A Chicago police officer who lied about his ties to the far-right Proud Boys extremist group, according to a probe by the city’s watchdog, is back on the city’s payroll, according to the city’s online database.
Officer Robert Bakker returned to full duty Wednesday, two weeks after members of the City Council’s Public Safety Committee demanded that Chicago Police Department officials do more to weed out extremists from the department’s ranks.
The presence of an officer with ties to a far-right extremist group that have clashed with the United States government will make it impossible for Chicagoans to trust the Chicago Police Department, some members of the City Council said Feb. 22.
Bakker earns $97,974 annually, according to the city’s database. Representatives for the Chicago Police Department said Bakker was undergoing a “reinstatement process” but did not answer questions about what part of the city he would be assigned to patrol.
A spokesperson for Mayor Lori Lightfoot referred questions to the city’s Law Department. A Law Department spokesperson said that department was not involved in the matter. Efforts to reach Bakker for comment were not immediately successful.
Leaders of Jewish and LGBTQ groups in Chicago told WTTW News that the presence of someone with ties to the Proud Boys on the Chicago Police Department poses a threat to their communities.
"So long as there are cops patrolling the streets who have been known to fraternize and sympathize with anti-LGBTQ+ hate groups, LGBTQ+ people in Chicago will never be able to fully trust CPD," said Brian C. Johnson, CEO of Equality Illinois, the statewide LGBTQ civil rights organization.
Inspector General Deborah Witzburg urged Chicago Police Supt. David Brown to terminate Bakker for making a “a false statement” during the investigation when asked if he attended a Proud Boy sponsored barbecue. He also made “a contradicting statement” during a recorded interview about his participation in a group chat with members of the Proud Boys, according to a report released by Witzburg.
Bakker, who also failed to notify department officials that he was interviewed by the FBI as part of a probe into the activities of the Proud Boys, served a 120-day suspension.
The Proud Boys have been labeled by the FBI as an antisemitic white supremacy organization, Witzburg said. In addition, the Proud Boys have been designated as a hate group by the Southern Poverty Law Center, one of the nation’s best-known civil rights organizations.
Lightfoot and Brown have repeatedly said they have “zero tolerance” for police officers who are members of hate groups or associate with members of hate groups.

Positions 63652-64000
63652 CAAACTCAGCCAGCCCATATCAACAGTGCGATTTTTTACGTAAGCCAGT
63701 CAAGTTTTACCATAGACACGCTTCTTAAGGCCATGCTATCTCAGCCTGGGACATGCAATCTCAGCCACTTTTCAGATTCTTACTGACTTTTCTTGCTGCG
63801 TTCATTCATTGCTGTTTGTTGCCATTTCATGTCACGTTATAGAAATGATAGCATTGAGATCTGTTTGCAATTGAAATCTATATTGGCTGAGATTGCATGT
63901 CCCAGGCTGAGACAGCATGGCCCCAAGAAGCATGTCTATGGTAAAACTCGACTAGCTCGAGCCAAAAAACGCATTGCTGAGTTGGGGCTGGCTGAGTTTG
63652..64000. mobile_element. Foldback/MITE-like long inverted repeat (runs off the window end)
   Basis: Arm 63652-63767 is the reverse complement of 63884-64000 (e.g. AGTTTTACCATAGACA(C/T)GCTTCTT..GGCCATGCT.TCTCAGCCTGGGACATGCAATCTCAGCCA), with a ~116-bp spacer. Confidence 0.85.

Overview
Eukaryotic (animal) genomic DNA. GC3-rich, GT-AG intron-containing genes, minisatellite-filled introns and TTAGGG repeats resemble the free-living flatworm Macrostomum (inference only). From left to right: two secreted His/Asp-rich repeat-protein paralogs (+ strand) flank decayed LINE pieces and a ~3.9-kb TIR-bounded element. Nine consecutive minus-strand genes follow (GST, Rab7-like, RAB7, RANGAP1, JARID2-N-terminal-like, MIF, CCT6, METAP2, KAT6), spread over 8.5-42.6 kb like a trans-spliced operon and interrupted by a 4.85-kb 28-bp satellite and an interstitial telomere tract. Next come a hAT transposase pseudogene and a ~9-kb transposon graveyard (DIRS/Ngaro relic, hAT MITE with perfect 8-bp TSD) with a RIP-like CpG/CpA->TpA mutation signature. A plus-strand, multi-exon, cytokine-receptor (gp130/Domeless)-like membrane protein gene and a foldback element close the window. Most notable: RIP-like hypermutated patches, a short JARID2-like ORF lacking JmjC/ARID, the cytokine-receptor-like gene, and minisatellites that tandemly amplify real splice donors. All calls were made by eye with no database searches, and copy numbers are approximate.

The Southern Poverty Law Center has criticized Lightfoot, Brown and Bureau of Internal Affairs Chief Yolanda Talley for mishandling the probe into Bakker and its aftermath by making “confusing and contradictory statements.”
During an October hearing before the City Council’s Budget Committee, Talley erroneously told the Chicago City Council the probe of Bakker’s conduct and statements were hampered by the fact that the group was not designated a hate group by the FBI.
The FBI does not identify domestic groups as hate or extremist groups, according to an agency spokesperson.
That confusion continued during the Feb. 22 hearing, with Deputy Chief Traci Walker erroneously telling the committee there was “no evidence” that Bakker made a false statement to investigators, despite the fact that the inspector general’s report documented exactly that. In response, Witzburg read her office’s report out loud.
Officers who lie can be terminated under departmental policy.
Several current and former members of the Proud Boys have been charged with seditious conspiracy for what federal prosecutors say was a coordinated attack on the U.S. Capitol to stop Congress from certifying President Joe Biden’s 2020 electoral victory.
A former leader of the group pleaded guilty Oct. 6 and agreed to cooperate with the government’s ongoing investigation.
Chicago Police Department leaders said they working to craft a new policy that would expand the types of “criminal” organizations that officers are prohibited from belonging to or associating with, including those that are the “antithesis of the Chicago Police Department.”
A spokesperson for the Police Department declined to release the current version of that proposed policy because it is being “drafted in collaboration with the Community Commission for Public Safety and Accountability,” the city’s new police oversight board.
The Southern Poverty Law Center has called on Chicago officials to a “adopt clear and unambiguous policies and procedures prohibiting city employees from actively associating with hate and extremist groups.”
In addition, a new policy governing how officers use social media is under review by the office of Illinois Attorney General Kwame Raoul and the team charged by U.S. District Chief Judge Rebecca Pallmeyer with implementing the federal court order requiring the Chicago Police Department stop violating the constitutional rights of Black and Latino Chicagoans.
A current draft of that policy would ban officers from “posting, sharing, ‘liking,’ ‘following,’ or otherwise distributing or re-distributing content with the intent to promote, support or otherwise endorse a criminal organization or its activities.”
That would apply to both the Proud Boys and Oath Keepers organizations, officials said.